The cyber attack, reported by Channel Nine as a variation of a ransomware attack, struck early Sunday morning, resulting in television and digital production systems being offline for more than 24 hours. The attack impaired Channel Nine’s ability to broadcast from its Sydney studios, forcing the media outlet to shift operations to its Melbourne studios.Read More
As a result of a recent class action, the Department of Home Affairs has been ordered by the Australian Information Commissioner, Angelene Falk, to pay compensation to asylum seekers after the Department was found to have interfered with the privacy of 9,251 detainees.
According to a media release from the Office of the Australian Information Commissioner (OAIC) , the relevant breach stemmed from February 2014, where the Department published on its website a “Detention Report”, which had embedded within it a Microsoft Excel spreadsheet containing the personal information (including full names, date of birth and period of immigration detention) of 9,258 individuals who were in immigration detention at that time.Read More
On 1 December 2020, the New Zealand Privacy Act 2020 will come into operation and repeal and replace the Privacy Act 1993.
The Privacy Act 2020 modernises New Zealand’s privacy laws and seeks to keep pace with international standards and technology. While New Zealand’s new privacy legislation is not as onerous as other international privacy laws, such as the GDPR, it still introduces significant changes including:
- mandatory data breach notification;
- new investigative and regulatory powers for the New Zealand Privacy Commissioner; and
- new criminal offences and penalties, including fines of up to $10,000.
In December 2019, the Australian Government announced it would conduct a review of the Privacy Act 1988 (Cth).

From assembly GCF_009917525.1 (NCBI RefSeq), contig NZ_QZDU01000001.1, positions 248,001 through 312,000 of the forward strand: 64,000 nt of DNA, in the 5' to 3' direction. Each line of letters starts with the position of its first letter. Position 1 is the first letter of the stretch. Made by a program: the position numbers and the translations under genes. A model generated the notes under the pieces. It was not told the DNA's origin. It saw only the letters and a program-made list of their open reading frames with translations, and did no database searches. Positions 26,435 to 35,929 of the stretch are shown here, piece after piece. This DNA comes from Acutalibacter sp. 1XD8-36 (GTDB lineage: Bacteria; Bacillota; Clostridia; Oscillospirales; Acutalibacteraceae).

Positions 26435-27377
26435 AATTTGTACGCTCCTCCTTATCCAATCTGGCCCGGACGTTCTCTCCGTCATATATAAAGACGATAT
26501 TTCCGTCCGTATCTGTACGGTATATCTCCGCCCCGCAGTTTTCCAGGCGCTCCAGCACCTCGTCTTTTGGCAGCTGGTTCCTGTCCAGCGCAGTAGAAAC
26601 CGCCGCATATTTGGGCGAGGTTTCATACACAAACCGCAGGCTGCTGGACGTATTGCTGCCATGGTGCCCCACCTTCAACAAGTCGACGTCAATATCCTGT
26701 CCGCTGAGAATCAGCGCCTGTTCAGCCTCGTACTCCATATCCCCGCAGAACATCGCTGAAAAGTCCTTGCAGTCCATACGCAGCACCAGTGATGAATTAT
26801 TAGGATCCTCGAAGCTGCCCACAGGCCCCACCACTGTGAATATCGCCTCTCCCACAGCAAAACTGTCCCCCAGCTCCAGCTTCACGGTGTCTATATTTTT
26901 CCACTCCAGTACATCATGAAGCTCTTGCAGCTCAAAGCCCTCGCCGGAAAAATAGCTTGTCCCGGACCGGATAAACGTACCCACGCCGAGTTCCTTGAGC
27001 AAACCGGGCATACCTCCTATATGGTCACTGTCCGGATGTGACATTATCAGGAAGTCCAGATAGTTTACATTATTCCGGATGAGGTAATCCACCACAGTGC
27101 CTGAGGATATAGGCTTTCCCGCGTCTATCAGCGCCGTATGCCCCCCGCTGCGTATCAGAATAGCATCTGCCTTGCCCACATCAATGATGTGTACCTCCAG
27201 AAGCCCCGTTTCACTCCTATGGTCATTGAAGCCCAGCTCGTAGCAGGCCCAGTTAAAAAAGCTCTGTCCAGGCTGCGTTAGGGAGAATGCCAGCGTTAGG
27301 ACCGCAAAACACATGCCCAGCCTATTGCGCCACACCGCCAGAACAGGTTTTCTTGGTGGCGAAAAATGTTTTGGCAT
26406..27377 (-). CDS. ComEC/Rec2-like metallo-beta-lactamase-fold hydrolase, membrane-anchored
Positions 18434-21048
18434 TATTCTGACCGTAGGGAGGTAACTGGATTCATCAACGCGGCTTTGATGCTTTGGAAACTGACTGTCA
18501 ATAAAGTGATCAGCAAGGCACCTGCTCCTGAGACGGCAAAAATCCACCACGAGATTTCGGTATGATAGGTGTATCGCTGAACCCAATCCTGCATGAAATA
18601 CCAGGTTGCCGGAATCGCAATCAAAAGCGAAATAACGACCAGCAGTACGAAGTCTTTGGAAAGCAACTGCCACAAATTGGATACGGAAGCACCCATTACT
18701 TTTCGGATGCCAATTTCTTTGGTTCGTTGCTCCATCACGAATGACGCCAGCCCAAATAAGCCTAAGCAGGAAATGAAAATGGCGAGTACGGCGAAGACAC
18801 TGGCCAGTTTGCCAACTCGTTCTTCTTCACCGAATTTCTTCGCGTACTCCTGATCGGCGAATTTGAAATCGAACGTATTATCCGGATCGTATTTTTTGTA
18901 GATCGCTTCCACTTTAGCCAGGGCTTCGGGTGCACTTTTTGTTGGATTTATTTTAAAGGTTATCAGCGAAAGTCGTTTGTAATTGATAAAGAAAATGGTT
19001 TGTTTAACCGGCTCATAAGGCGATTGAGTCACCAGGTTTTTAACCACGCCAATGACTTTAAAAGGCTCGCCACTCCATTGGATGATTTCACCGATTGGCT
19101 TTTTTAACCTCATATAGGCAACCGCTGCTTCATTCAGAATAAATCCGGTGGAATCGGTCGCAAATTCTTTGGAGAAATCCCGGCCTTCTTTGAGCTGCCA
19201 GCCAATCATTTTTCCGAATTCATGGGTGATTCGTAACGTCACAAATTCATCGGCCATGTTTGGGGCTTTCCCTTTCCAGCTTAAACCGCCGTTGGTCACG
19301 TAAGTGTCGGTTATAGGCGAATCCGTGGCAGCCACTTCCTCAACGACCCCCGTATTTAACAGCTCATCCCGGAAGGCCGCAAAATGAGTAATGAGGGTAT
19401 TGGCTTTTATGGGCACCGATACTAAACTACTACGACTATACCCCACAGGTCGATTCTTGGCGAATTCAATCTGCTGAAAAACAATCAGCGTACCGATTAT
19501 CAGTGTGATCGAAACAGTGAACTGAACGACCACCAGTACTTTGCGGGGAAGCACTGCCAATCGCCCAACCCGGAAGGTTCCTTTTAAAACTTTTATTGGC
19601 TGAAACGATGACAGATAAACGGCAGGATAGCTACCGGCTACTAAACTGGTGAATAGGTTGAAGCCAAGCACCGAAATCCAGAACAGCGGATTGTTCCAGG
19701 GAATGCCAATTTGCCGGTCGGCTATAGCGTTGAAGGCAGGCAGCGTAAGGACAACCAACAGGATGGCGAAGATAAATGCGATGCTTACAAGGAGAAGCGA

A year has almost passed and finally the Australian Government has publicly released details about the review. On 30 October 2020, the Australian Government released the Terms of Reference of the review. In particular, the review will cover:
- The scope and application of the Privacy Act
- Whether the Privacy Act effectively protects personal information and provides a practical and proportionate framework for promoting good privacy practices
- Whether individuals should have direct rights of action to enforce privacy obligations under the Privacy Act
- Whether a statutory tort for serious invasions of privacy should be introduced into Australian law
- The impact of the notifiable data breach scheme and its effectiveness in meeting its objectives
- The effectiveness of enforcement powers and mechanisms under the Privacy Act and how they interact with other Commonwealth regulatory frameworks
- The desirability and feasibility of an independent certification scheme to monitor and demonstrate compliance with Australian privacy laws.
In some positive news about the Federal Government’s COVIDSafe app, the University of Adelaide’s cybersecurity experts have assessed the Australian contact tracing app to be one of the best and safest among 34 apps used globally to track and trace COVID-19 cases.
A team from the University’s School of Computer Science made the judgment in a study which assessed Android versions of 34 of the world’s COVID-19 contact tracing apps for security and privacy vulnerabilities.Read More
A number of legal professionals, with significant experience in the field of privacy law, have signed an open letter to encourage individuals to download the Commonwealth Government’s COVIDSafe App.
Among the privacy lawyers are members of K&L Gates own Australian privacy team (and the authors of this blog post) Cameron Abbott, Rob Pulham, Warwick Andersen, Michelle Aggromito and Allison Wallace.
The open letter is signed by members in their personal capacity, and signals that people who care about privacy a lot can still think that supporting the health and economic objectives of the App is more important at this time.
As at the date of this post, more than 5 million people have downloaded the App, with more needed to reach the Commonwealth Government’s target of 40% of the Australian population.
In Part I of this blog, we briefly touched on some of the safeguards that the Commonwealth Government has indicated that they will implement to address privacy concerns. Those proposed new safeguards are intended to satisfy many of the privacy concerns. However, there are additional safeguards that have been implemented in connection with the functionality of the App, which we focus on in Part II here.Read More
It hasn’t even been 10 days since our previous Blog on Zoom, which highlighted a number of privacy and data security issues prevalent in the use of the popular telecommunications software, and already further privacy issues have been alleged. Let’s put these allegations under the magnifying glass:
Disclosure to Facebook: Even If You don’t have an Account